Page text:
Imagine finding yourself in a position that many people want to be; you have two great candidates for a role. While you will be happy about it, there are times when having two can be harder for you to choose. There are a lot of things to put into consideration, recruitment is usually expensive, which is why you don’t want to repeat the same process months later after regretting the decision you made.
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Below are some tips that will help you in choosing the best candidate for the position you are interested in filling.
A formal interview can provide you with the chance of testing the skills and experience of a candidate, but there are other testing options like a psychometric assessment that can help you know more about their cultural fit and personality. This test will involve verbal reasoning, numerical reasoning, or situation judgments. In this type of test, there is no wrong or right answer. Situational judgment tests will give you a rough idea of how the candidate handles a given situation.
Before starting the test, make sure you have a good understanding of the type of person you think is going to fit in; are you looking for someone who is going to seek your advice before they decide? Or are you interested in someone who thinks on their feet and takes action? Are you looking for someone who is going to work well with a team (working in a busy office) or are you looking for someone who works well on their own? When you know the answer to such questions before the test, you can expect to have an easier time analyzing the candidates.
Meeting in a relaxed setting
If you have gone through the interview process and it has included panel interviews or has been formal, then consider having an informal meeting, like inviting them to come to the office in the morning. Ask your team to be a part of this process. This will help you know how the candidate is going to work with the rest of the members of your team and how they are going to fit into your culture.
When in a relaxed environment, people tend to show more of their personality, which can be hard to do in a formal setting like an interview. When you let the candidates meet the team, you will be preparing them for a new member of the team, and they might even end up having a favorite.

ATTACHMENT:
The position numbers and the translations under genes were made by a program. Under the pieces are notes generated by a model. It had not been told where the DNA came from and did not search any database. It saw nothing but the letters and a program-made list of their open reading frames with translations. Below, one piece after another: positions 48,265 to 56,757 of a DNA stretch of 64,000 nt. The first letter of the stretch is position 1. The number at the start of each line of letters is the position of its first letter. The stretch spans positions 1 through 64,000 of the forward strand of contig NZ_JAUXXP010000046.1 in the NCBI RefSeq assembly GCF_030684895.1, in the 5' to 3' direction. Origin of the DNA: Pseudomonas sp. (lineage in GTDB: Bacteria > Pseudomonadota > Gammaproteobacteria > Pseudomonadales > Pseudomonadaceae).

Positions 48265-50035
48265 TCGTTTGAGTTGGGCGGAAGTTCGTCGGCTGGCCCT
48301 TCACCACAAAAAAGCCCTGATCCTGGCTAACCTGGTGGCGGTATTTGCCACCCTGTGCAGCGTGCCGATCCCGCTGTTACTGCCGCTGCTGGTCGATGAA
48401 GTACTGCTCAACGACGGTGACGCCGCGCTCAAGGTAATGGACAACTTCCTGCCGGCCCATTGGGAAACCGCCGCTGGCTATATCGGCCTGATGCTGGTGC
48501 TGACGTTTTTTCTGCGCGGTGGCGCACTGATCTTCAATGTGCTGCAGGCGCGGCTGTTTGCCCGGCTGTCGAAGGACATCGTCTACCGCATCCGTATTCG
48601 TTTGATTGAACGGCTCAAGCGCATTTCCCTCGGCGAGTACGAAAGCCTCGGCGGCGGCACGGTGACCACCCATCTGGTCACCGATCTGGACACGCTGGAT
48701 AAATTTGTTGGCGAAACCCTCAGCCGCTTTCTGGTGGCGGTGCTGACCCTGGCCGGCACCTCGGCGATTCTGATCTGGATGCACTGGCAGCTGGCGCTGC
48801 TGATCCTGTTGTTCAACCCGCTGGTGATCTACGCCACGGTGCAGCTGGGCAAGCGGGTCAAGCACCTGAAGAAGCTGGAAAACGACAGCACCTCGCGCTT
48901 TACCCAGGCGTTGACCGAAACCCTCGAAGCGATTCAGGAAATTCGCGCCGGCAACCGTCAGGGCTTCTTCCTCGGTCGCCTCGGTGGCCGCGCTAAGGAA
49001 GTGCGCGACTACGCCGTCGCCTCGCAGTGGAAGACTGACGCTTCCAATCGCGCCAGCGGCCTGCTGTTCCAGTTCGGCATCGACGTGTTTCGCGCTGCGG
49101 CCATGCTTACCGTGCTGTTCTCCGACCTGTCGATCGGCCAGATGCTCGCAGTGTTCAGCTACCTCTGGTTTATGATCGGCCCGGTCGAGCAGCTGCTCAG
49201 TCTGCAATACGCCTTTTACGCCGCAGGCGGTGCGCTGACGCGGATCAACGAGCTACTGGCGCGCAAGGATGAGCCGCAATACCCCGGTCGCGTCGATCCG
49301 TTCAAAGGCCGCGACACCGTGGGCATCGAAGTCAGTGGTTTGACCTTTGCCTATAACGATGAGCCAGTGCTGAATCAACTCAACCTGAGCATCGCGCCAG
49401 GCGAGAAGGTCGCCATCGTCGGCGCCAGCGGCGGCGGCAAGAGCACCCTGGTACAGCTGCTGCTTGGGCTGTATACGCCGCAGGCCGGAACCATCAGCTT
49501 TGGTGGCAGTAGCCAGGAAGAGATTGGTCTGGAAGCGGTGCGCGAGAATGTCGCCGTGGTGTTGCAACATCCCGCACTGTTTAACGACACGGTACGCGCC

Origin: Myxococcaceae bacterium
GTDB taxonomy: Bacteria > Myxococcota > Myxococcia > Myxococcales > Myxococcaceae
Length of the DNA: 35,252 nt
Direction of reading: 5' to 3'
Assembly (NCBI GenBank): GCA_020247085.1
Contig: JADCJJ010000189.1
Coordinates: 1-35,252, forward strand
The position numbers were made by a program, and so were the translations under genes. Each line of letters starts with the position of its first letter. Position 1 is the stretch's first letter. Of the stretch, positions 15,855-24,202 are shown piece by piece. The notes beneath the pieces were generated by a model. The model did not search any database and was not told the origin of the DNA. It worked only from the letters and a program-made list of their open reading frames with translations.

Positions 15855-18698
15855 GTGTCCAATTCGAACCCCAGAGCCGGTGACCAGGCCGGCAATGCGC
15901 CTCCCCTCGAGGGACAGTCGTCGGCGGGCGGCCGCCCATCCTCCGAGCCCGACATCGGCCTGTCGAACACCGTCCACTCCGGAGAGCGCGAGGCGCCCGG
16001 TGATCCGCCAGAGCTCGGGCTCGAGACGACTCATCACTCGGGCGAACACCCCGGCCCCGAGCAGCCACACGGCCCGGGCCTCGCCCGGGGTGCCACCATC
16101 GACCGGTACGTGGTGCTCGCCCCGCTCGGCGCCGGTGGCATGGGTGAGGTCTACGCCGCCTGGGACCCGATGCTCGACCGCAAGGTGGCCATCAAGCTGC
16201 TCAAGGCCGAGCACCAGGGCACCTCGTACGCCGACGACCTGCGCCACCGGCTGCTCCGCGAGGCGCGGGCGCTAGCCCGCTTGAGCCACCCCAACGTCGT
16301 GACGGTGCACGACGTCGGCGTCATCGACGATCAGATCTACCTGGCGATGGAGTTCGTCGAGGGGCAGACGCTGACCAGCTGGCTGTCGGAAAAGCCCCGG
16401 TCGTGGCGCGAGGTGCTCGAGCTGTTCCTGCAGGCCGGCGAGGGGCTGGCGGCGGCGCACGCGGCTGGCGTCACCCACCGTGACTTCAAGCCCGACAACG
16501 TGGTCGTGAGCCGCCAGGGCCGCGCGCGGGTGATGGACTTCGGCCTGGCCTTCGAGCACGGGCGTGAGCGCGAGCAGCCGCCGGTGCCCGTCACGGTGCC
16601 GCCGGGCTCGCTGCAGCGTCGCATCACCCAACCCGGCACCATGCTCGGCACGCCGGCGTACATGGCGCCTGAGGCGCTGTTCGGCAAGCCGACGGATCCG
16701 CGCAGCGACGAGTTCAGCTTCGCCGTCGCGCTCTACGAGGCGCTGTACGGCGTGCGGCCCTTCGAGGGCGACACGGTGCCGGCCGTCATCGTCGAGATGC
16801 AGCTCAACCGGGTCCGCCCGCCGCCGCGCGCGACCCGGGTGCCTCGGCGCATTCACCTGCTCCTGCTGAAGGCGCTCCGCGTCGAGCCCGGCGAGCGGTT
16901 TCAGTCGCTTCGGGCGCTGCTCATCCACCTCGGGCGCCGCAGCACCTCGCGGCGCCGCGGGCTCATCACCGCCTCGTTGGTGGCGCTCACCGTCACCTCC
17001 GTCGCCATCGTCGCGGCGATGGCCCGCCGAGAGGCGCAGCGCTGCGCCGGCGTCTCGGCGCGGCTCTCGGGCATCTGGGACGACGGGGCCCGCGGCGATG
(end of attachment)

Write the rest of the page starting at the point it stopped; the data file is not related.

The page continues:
It is not a good idea to contact the current employer of the candidate, but you can still contact previous employers. Ask the candidate to provide you with details of employers they have worked with before then contact them, with the end goal being a verbal reference. This is going to help you know more about the personality and cultural fit of the candidate. This will be better than formal reference form around employment dates and absence.
Looking at the future of your team
The hope here is that the candidate is going to be part of your organization in the future, which is why you need to look at the future plan of your organization. If the team is going to expand, you might benefit more by hiring a candidate who has the potential of performing better in that environment. If the organization is planning to expand internationally, then a candidate who speaks more languages might be the best fit.
One thing to keep in mind is just because an applicant does not have the experience working in a given environment does not mean they are not going to perform well. If you know what might happen in the future, come up with a scenario-based question that will help you in assessing the ability of the candidate to cope.
Is there a skills gap that you feel like one of those candidates can be able to fill? Maybe one is experienced in social media, something that your team is lacking. Could they provide support until you can fill the role?
Asking them why they should be chosen
One of them might be more motivated about the job compared to the other. When you ask them why they should be hired, you will be able to get a rough idea about their motivations for that role. A good candidate will be able to tell you the skills they are going to bring to your organization.
Remember to ask them what they think about the role, notice periods, salary, etc. You might realize that one of them is more likely to accept the offer, or maybe wants a high salary that you cannot offer. Such issues should be dealt with before you table an offer.
Always keep the candidates in the loop, especially when it becomes a lengthy process, or you can easily end up losing both. If there is a candidate not hired, make sure you give them feedback.